I don’t put any more in it because it really is a cold call. All I really need from them is to press, “Yes, I’d like to be involved.” Then the door is open to say, “Let me tell you more. This is what we’re trying to do.” And, you reach out to all of them, which takes some time. You know, we have a saying, which is, “Be the biggest small dog you can be.”
In order to get Tom Cruise to say, “Yes, I would like to be involved”… Maybe you think, “I could never get Tom Cruise,” but maybe you go to LinkedIn, and you find Tom Cruise, and you use LinkedIn’s professional tools to tell you the path. Who are the people that I know who could get to him? Can I use one to introduce me to another? An introduction is fantastic because that’s validation right there. Or, do you use a small guy to get to a medium guy? This thing worked really well, if you remember back in the 90’s, when the very first viral thing online was OneRedPaperclip.com
. It was where a guy turned a paper clip into a house by trading his way up. This isn’t that different. We’re basically trading validation for validation to get to where we want to go.
Once you do the first one, you can just use the last one to sell the next one. You really just have to do a bunch of work on the front-end.
Step # 3- Affiliate Set Up
The hard part is the affiliate part. Like, we use aMember
. There are a variety of tools that you can use, but you really need to have some sort of software that can produce an affiliate link for your people.
So, once they agree to be part of what we’re offering, we send another email that says, “Hey, here’s what we need, and here’s when we need it by.” For the most part, I haven’t really asked if they would promote, and a few people don’t.
I’m not as concerned about that. Obviously, we want them to promote, but I don’t want to be a pain. Like, I don’t want to be a jackleg. I mean, it’s not required that they promote After I get their information, the next email that I send, and, this is the hard part and I haven’t perfected this, but it works really well, I send an individual email to every single affiliate.
Now, we had 370 affiliates at the last one. So that’s 370 emails, and we send them every single day. It includes their affiliate link, and copy for an email they could send out, and images we create. You know, we create new images every day for the product, saying like there are four days left or three days left. We send them out individually so that the people who are helping promote do no work.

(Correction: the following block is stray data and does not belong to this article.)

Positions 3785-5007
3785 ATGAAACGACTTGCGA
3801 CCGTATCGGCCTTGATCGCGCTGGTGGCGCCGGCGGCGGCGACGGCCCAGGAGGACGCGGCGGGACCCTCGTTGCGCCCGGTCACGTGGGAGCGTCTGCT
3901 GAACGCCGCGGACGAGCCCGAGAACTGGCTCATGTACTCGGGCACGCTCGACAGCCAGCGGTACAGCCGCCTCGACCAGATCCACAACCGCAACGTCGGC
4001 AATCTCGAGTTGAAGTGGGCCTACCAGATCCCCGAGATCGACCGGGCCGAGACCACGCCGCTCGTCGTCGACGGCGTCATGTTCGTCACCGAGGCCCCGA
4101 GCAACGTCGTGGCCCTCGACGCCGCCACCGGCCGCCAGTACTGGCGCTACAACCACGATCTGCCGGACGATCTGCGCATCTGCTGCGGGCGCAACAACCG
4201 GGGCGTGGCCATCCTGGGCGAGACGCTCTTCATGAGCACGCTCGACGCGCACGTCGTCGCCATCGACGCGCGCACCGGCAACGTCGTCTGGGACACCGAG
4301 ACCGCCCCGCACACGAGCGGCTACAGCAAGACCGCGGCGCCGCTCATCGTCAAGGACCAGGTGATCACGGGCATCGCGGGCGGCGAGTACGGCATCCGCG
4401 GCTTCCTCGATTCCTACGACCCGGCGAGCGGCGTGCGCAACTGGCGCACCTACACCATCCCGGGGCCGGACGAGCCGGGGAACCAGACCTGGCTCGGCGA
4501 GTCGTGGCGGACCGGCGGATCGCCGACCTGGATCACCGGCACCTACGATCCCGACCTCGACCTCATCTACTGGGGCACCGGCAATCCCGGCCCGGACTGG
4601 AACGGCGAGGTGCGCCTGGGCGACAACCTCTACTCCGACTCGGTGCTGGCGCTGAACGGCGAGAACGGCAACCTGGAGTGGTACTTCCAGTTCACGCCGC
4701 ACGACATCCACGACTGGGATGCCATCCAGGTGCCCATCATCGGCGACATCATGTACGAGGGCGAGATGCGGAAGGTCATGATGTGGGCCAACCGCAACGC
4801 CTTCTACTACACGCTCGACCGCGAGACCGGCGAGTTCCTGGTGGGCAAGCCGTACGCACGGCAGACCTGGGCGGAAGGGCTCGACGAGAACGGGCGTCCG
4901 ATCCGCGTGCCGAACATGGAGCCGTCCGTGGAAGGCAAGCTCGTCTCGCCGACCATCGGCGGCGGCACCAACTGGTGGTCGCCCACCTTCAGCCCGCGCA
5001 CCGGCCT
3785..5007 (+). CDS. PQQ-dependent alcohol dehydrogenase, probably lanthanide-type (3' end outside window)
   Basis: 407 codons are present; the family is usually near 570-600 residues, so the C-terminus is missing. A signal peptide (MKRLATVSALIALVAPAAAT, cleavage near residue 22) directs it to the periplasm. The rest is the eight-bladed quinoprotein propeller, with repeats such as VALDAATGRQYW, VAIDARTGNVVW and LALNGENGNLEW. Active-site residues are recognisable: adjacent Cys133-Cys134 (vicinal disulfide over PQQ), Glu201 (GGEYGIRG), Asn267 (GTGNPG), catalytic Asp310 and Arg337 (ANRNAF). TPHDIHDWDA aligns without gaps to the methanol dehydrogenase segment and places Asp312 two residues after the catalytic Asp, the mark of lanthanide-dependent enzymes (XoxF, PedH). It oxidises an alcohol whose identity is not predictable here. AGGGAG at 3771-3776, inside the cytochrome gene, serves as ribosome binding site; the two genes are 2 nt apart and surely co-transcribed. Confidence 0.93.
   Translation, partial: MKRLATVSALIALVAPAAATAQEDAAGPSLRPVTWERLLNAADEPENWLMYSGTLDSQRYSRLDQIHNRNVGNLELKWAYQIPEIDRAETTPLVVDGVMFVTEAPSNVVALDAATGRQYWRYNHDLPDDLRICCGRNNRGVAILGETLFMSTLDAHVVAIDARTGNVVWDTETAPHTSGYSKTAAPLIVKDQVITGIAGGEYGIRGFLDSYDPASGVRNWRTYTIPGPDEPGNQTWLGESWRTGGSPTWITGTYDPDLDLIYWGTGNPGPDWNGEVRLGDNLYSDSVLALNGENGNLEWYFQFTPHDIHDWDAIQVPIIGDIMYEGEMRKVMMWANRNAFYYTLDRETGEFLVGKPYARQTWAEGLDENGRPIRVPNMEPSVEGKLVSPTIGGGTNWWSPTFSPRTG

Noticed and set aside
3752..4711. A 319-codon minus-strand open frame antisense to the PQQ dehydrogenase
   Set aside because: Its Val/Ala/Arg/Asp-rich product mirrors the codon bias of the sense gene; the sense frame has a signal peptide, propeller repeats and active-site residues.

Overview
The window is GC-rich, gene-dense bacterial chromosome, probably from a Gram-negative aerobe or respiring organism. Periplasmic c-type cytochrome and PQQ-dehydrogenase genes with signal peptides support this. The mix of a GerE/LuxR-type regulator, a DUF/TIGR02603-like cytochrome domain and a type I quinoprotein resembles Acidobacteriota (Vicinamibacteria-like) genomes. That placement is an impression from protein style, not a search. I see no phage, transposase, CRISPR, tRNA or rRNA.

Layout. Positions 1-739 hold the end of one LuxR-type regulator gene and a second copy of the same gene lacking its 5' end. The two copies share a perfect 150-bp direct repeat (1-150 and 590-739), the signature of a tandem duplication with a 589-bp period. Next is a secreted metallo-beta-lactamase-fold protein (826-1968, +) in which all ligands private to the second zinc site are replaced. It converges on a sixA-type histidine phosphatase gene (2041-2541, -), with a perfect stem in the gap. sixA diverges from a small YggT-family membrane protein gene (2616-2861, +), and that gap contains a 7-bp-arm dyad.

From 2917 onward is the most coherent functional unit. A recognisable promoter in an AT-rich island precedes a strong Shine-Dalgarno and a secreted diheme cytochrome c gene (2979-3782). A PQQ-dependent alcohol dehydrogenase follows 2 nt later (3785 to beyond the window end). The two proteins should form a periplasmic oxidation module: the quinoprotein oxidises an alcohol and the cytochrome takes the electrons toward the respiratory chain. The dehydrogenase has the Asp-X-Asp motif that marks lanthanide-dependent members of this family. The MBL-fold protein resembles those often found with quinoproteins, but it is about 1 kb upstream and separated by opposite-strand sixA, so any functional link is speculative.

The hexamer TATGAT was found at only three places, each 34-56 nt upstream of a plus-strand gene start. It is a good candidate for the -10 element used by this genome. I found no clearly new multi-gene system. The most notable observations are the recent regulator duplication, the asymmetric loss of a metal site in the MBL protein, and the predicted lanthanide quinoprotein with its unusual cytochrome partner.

Like, “Here. Just copy and paste. Copy and paste this Facebook update. Here’s an image you can use on Facebook. It’s already optimized for Facebook, and here’s one for Pinterest.” We do that every day for the seven days that we do the project. I don’t really ask for promotion; I normally just give them the tools.
When people ask me about promotion, I basically say, “You are in the business of selling your product. I’m giving you a one-week opportunity to sell your product with 64 bonus items.” And, I let them just do what they do. I always say, “How many books do you think you’re going to sell this week? 20? 15? 8? How about 100 if you offer 64 bonus items on top of your book? Just tell your audience ‘Hey, guess what? My book is on sale this week with 64 bonus items. You’ll never get this again.’” If your book is $50, and you’re used to making $50, then $50 x 8 is a lot different. You’re going to make $13 as an affiliate with our product, but you’re going to make $13 x 100. That’s kind of how we talk to people. Like, “This could be a no-brainer for your audience.” They might be saying to themselves, “I’ve really been thinking about buying this product, but I haven’t yet.” I mean 64 bonus items? That is a different world than just telling them, “Hey, it’s on sale for 10% off this week.” Let me tell you, as far as I can tell, there is no other way. If you do affiliate marketing, you’ll know, and you’ll have a list of affiliates, but only 3% of them will keep selling your product. For the rest of them, it’s at the back of their mind because there are so many different things going on. It’s not malicious. It’s just hard. Unfortunately, in our world, since most people don’t have CEO training, and most people don’t really have a team, the path of least resistance is the one that people take every day. A good percentage of people don’t even build strong businesses because a shopping cart is too difficult.